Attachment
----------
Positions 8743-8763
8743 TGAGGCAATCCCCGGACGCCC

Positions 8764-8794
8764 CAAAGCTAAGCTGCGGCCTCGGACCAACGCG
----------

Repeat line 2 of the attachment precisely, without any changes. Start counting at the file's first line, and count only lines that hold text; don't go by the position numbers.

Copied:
8743 TGAGGCAATCCCCGGACGCCC